MeeGo: Intel and Nokia Counter Android?
Intel and Nokia have merged their respective technologies: Moblin and Maemo, to create “MeeGo.” Simply put, it’s a Linux-based platform claiming support of hardware architectures from something as simple as a mobile hand-held device to in-dash car-computers and everything in between. Is this a Google Android alternative or wishful thinking on the part of two big-name companies?
So what does MeeGo have that other distros don’t? What’s so great about it? Apparently, MeeGo offers the QT application development environment, coupled with the Moblin core OS. That pairing is what both — Intel President and CEO Paul Otellini and Nokia CEO Olli-Pekka Kallasvuo — think will propel MeeGo to go everywhere. “[it’s going to] Create an ecosystem second to none” says Kallasvuo. But I’m skeptical.
To be fair, the Linux Foundation has agreed to host the distro, making it some-what of a big deal, and they’ve also agreed to govern it using the “best practices of the open source development model.” I’m not really sure what that means. To cut to the chase, you can expect to see MeeGo in the second quarter of 2010. But here’s the kicker — actual MeeGo devices are expected to arrive by the end of 2010.
I suppose it’s not all that far-fetched. Nokia makes the phones, Intel supplies the chips, and then…the melding of quality open-source software? It could be a match made in heaven, but for some reason, I’m just not buying it yet. Meanwhile, the press release states that “Nokia and Intel expect MeeGo to be adopted widely by global device manufacturers, network operators, semiconductor companies, software vendors and developers.” That’s a really bold statement, especially when we see how long Android adoption took.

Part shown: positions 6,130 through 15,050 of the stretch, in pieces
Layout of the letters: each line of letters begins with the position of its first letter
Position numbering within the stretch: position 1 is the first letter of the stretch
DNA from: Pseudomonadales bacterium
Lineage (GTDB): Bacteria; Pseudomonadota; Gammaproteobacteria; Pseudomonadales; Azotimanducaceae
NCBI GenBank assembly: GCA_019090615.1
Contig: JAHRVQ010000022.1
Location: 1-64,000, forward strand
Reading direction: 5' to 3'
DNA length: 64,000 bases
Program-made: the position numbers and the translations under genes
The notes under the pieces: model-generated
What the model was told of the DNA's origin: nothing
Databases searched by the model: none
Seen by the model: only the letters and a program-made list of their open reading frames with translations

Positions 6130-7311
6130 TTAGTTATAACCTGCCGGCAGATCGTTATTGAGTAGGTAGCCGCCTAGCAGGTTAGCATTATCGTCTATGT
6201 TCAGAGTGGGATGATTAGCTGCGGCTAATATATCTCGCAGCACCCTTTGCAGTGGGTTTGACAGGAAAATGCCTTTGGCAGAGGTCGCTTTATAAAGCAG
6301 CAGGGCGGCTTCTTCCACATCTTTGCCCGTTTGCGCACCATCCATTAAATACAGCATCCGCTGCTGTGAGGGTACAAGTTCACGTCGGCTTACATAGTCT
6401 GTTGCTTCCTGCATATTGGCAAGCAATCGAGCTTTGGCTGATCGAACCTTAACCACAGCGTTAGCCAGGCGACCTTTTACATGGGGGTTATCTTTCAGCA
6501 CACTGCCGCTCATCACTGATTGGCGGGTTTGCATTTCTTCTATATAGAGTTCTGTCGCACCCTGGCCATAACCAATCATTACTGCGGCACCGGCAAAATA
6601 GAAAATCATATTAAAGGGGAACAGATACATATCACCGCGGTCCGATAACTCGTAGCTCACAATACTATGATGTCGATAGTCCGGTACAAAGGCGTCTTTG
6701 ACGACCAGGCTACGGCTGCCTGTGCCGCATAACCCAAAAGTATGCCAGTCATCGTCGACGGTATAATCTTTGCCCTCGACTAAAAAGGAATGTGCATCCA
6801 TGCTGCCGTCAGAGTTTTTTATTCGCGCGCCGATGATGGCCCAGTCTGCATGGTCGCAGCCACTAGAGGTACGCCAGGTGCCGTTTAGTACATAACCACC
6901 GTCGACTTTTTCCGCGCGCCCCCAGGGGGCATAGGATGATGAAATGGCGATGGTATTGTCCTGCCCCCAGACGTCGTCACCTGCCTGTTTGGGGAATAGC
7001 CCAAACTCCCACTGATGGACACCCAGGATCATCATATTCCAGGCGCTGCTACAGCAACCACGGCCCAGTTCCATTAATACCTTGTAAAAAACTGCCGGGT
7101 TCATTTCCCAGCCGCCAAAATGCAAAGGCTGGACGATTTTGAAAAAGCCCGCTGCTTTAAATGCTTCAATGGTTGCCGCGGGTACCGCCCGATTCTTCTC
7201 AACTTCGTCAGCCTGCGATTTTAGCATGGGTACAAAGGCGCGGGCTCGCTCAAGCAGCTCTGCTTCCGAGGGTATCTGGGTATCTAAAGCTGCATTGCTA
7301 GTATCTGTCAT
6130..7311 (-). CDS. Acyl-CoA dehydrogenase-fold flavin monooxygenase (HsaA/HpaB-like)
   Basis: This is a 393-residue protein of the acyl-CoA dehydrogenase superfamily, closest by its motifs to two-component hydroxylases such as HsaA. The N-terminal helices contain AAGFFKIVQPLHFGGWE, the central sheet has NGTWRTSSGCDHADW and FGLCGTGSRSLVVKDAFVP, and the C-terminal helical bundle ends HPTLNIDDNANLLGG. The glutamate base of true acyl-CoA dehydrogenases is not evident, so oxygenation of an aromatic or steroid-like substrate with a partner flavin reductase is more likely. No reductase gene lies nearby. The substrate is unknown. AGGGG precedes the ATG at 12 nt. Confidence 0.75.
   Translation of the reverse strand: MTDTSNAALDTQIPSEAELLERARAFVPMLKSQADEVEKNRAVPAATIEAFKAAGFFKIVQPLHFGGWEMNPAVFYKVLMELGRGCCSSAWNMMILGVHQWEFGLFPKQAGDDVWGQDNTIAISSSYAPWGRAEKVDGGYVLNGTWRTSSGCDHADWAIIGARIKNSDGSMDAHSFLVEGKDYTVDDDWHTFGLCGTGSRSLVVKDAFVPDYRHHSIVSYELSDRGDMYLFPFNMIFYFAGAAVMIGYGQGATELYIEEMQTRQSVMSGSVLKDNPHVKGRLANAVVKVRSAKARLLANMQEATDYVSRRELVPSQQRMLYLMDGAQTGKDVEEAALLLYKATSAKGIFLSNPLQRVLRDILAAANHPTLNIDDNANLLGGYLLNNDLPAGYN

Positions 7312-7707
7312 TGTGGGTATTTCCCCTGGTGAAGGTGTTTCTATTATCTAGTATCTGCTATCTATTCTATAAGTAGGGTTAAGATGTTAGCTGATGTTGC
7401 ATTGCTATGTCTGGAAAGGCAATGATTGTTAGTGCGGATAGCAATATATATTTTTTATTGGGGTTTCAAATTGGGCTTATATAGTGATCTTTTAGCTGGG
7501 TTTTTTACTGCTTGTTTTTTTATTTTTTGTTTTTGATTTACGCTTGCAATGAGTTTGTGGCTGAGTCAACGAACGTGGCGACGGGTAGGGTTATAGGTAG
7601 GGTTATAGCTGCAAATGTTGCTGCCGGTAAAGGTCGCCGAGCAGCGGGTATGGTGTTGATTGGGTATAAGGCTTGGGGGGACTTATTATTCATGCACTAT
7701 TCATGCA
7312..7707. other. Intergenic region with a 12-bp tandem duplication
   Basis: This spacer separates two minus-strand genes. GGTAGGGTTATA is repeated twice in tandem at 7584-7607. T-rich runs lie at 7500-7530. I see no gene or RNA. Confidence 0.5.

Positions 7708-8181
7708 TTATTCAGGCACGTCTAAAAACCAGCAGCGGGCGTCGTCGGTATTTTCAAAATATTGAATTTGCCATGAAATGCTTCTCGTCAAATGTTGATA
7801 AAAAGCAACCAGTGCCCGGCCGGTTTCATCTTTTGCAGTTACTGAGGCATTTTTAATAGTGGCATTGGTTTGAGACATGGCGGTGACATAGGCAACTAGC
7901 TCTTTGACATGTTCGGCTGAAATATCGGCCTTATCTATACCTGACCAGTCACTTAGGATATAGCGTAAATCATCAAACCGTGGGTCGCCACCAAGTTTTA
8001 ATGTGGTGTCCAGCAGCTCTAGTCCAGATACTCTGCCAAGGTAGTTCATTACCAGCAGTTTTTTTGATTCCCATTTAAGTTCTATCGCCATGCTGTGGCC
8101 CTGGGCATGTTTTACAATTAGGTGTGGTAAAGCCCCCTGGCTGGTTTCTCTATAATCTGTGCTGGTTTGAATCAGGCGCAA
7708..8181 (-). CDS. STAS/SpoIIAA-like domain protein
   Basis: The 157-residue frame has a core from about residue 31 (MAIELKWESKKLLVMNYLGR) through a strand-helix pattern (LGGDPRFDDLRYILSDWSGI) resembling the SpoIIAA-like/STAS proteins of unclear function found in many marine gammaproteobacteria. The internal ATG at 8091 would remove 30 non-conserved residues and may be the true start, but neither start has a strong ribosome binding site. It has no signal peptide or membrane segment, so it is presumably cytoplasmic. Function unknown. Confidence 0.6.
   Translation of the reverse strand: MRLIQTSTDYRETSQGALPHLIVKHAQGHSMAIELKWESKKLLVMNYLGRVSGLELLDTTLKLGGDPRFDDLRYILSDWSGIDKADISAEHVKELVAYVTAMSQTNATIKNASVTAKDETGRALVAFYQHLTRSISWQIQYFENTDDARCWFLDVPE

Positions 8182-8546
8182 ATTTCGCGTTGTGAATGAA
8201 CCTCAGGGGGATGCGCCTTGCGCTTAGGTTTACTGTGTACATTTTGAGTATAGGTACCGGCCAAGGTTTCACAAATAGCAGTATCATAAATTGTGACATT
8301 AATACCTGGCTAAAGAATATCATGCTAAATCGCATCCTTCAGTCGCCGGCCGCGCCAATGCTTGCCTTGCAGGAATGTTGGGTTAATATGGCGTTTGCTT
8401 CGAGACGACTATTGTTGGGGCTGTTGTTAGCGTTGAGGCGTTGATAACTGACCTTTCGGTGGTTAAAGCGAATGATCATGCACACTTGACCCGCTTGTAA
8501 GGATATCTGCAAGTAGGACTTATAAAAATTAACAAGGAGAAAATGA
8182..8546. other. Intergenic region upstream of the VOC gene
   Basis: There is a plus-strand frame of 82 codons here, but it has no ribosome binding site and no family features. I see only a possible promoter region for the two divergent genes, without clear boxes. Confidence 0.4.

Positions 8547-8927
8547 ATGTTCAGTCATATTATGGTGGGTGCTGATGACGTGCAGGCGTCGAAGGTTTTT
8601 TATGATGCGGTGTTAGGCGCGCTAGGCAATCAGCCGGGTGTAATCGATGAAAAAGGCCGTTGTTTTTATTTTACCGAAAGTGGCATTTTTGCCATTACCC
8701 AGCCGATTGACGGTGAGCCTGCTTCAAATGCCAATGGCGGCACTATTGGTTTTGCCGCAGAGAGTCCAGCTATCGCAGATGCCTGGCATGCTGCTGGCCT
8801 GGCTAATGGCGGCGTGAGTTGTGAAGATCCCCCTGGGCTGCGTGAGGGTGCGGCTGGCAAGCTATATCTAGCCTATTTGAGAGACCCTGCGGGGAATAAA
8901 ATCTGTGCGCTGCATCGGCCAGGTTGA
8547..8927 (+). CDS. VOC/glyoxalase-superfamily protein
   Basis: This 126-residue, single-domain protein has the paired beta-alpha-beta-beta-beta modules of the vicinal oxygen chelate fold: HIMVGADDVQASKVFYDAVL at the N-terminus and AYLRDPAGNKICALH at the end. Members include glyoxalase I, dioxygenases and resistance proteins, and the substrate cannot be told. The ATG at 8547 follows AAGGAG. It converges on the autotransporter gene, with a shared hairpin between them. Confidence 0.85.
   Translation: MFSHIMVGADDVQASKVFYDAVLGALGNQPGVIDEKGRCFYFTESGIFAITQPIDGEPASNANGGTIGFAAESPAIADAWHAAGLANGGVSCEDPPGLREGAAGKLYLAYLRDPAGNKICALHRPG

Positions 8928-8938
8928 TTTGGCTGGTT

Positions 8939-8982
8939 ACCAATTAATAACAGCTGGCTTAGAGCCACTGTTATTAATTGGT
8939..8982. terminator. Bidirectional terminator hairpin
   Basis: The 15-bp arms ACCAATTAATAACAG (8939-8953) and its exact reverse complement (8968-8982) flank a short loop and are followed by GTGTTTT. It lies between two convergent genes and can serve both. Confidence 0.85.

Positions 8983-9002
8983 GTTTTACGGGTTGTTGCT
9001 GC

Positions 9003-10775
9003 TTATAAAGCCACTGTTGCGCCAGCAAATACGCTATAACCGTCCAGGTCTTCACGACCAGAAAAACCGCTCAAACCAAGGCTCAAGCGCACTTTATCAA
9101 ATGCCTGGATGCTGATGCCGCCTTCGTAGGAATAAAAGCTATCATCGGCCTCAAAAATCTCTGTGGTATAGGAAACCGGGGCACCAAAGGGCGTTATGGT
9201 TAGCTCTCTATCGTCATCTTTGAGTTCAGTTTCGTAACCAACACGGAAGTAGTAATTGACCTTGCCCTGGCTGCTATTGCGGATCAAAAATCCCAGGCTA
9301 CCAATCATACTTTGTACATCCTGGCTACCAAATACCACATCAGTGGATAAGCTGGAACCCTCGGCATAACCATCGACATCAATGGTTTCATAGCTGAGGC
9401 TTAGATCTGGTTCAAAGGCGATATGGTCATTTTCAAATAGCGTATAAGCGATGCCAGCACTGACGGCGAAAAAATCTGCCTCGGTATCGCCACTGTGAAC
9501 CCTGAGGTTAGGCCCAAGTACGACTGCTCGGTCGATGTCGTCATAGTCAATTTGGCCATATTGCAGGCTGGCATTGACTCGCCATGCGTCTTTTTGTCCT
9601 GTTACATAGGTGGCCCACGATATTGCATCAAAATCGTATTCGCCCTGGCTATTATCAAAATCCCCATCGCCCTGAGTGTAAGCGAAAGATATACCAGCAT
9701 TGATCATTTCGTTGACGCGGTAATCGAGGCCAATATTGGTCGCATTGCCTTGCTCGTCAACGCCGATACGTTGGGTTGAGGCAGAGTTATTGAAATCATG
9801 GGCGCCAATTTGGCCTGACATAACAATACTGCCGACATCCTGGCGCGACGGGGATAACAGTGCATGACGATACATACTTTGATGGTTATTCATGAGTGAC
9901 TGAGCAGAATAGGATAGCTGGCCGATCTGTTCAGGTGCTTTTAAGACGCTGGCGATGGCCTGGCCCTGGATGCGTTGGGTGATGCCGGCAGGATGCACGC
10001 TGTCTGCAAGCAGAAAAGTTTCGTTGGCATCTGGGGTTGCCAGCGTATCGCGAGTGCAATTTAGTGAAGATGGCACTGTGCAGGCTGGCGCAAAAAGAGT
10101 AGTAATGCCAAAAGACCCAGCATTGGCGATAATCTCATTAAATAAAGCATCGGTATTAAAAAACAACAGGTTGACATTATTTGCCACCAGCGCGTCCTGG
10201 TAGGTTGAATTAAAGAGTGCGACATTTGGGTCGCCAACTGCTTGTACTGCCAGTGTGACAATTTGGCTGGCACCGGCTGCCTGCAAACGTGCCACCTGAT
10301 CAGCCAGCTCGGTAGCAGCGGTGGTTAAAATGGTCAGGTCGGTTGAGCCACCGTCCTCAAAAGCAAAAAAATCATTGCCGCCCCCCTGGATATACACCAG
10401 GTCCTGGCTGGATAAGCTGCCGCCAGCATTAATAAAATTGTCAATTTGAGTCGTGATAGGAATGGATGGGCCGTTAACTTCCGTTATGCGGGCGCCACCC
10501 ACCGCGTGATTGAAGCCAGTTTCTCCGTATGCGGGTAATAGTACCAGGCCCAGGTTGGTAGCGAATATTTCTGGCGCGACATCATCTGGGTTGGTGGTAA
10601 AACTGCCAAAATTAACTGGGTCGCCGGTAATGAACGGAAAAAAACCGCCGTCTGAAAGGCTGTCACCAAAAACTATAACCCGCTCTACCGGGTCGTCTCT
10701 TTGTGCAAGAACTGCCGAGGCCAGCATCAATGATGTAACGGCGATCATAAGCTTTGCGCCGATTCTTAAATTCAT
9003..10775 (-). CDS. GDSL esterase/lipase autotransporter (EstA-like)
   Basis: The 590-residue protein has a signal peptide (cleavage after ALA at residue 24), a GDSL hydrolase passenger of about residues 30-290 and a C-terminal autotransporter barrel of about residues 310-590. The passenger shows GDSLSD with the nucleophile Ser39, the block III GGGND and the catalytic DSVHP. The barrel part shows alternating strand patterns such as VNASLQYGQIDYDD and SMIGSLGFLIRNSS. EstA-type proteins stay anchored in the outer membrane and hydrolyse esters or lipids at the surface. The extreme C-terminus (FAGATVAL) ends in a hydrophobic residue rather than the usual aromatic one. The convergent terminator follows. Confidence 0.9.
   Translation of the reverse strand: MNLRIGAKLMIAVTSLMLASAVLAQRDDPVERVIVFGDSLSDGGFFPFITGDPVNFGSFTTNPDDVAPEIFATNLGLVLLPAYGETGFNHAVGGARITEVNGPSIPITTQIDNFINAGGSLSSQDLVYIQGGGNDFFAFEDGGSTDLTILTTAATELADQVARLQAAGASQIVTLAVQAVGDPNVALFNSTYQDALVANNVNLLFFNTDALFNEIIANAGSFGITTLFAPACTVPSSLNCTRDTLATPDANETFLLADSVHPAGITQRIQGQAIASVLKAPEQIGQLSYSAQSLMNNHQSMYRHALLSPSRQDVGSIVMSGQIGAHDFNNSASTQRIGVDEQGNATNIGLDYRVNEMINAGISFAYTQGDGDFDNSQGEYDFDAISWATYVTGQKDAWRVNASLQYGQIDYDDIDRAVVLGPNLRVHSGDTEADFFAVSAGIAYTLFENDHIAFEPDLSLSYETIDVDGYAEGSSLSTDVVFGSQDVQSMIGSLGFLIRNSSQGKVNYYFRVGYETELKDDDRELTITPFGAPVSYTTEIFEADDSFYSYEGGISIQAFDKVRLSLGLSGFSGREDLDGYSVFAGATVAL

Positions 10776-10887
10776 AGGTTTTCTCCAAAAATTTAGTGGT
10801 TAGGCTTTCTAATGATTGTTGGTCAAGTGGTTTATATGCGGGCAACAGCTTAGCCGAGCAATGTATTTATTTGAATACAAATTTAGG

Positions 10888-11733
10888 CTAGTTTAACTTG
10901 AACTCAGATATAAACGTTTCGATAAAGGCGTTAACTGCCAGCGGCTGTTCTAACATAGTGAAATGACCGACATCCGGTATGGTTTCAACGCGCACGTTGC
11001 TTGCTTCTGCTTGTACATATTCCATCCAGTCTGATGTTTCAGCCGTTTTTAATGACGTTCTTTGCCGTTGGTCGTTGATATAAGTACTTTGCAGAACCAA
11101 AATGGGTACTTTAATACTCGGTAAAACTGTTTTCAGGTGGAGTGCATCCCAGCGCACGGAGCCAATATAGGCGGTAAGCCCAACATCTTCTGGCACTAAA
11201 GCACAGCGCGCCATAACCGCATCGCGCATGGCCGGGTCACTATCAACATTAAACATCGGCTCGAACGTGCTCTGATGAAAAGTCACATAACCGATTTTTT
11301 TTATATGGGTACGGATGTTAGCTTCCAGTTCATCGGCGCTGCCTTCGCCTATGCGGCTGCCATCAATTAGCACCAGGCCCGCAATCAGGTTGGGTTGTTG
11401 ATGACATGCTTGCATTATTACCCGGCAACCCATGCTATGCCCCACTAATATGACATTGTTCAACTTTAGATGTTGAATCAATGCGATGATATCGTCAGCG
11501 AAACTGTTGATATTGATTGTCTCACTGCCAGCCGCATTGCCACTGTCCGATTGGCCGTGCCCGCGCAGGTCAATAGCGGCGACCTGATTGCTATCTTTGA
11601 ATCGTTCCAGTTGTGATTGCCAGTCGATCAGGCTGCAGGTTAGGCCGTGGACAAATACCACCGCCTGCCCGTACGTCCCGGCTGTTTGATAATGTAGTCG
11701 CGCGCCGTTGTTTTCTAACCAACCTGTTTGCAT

Google Android Alternative?
MeeGo, like Google Android, offers an open platform for a multitude of processor architectures and will also be serving up apps. What good mobile platform doesn’t have apps? Dubbed “The Ovi Store;” this will be the market for apps, content and other oddities for the Nokia devices, including MeeGo and Symbian-based devices. But then, for Intel, you’ll have access to the “AppUpSM Center” which will specifically be the market place for Intel-based MeeGo devices. The reason for this split is that the Intel Atom Developer Program will be providing support for applications targeting Atom based devices.
If that sounds confusing, you’d be right. Splitting up the app store based on device, but yet both devices are running the same OS? This sounds like a bad idea. They’re adding clutter to an already cluttered and unstructured mobile-Linux marketplace. But then, oddly enough, the press release states that “…since MeeGo runs on multiple device types, people can keep their favorite applications when they change devices, so they are not locked into one kind of device or those from any individual manufacturer.” So, how is that supposed to work?
I must admit. I think the mobile Linux market (Android, Chrome OS, Ubunut Netbook Remix, just to name a few) already is very crowded. A cursory glance at the MeeGo.com website alludes to the fact that this distro will be much more focused on media-rich applications and interactivity, go so far to state that MeeGo will pop up in ‘connected’ televisions (TV’s with Internet functionality built in.) But that’s just a lot of claims, pop and circumstance. There aren’t even screen shots of what the proposed OS is supposed to look like.
Like all things in life, we’ll just have to wait and see.
But I have sneaking suspicion that MeeGo won’t be nearly as ubiquitous as they’d like you to believe it will be.